"Bear in mind that the wonderful things you learn in your schools are the work of many generations, produced by enthusiastic effort and infinite labor in every country of the world. All this is put into your hands as your inheritance in order that you may receive it, honor it, add to it, and one day faithfully hand it to your children. Thus do we mortals achieve immortality in the permanent things which we create in common." - Albert Einstein

Friday, July 5, 2013

Digital and Distraction

Matt Richtel in 2010 wrote in the New York Times' "Growing Up Digital, Wired for Distraction":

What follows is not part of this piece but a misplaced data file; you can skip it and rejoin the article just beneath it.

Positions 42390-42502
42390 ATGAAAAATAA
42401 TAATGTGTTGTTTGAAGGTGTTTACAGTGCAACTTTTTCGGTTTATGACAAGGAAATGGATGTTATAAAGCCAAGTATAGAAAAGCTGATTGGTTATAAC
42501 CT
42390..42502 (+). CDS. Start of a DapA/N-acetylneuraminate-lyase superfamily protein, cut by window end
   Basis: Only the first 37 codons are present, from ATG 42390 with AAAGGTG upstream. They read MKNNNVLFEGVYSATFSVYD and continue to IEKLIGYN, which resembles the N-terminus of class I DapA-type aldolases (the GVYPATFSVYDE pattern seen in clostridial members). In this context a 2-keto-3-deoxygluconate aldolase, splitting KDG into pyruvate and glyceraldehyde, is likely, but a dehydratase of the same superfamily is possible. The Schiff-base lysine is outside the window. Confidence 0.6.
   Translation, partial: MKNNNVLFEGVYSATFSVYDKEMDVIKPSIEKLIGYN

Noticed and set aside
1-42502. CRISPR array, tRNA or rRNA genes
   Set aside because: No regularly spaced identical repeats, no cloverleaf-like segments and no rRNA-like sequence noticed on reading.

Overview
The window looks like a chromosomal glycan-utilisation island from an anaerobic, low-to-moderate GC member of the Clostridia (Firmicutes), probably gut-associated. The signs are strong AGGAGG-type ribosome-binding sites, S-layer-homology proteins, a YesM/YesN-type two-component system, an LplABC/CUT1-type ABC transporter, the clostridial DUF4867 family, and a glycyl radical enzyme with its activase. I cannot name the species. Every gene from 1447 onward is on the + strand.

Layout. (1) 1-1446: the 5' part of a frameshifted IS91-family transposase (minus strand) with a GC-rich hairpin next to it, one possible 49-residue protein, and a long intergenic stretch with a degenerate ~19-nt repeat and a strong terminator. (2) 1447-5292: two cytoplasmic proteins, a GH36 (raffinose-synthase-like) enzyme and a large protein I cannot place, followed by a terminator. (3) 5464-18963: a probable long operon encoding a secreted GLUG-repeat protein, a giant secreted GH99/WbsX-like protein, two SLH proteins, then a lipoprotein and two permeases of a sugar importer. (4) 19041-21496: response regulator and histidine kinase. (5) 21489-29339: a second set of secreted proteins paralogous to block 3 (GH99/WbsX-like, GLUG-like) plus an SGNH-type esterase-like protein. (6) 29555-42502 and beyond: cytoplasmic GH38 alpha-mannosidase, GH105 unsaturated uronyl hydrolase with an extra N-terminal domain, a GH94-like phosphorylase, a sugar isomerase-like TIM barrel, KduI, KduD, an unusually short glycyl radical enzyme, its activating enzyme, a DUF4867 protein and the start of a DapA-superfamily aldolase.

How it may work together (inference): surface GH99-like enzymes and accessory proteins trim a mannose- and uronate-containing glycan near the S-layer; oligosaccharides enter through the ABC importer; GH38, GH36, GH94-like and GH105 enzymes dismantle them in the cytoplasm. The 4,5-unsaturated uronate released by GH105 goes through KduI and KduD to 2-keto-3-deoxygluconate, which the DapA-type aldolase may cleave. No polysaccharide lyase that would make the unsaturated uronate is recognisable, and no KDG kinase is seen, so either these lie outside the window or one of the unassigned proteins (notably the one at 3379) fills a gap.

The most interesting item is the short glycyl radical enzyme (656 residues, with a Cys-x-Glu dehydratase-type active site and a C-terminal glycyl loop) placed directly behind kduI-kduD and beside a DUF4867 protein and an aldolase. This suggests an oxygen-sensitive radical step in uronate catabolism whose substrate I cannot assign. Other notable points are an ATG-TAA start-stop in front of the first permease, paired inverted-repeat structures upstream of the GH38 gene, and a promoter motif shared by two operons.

"Researchers say the lure of these technologies, while it affects adults too, is particularly powerful for young people. The risk, they say, is that developing brains can become more easily habituated than adult brains to constantly switching tasks — and less able to sustain attention."
Along a similar line, the Joan Ganz Cooney Center published a report in Spring 2012, "Print Books vs. E-books", in which the following figures summarizing its findings were presented:

Image captured from Print Books vs. E-books


Image captured from Print Books vs. E-books

Digital delivery of knowledge runs the risk of adding non-content related items to boost engagement to the point that readers are unable to focus on what needs to be learned. These additional spices may also train young minds to develop a superficial way of deciding which presentations are worth attention or not.







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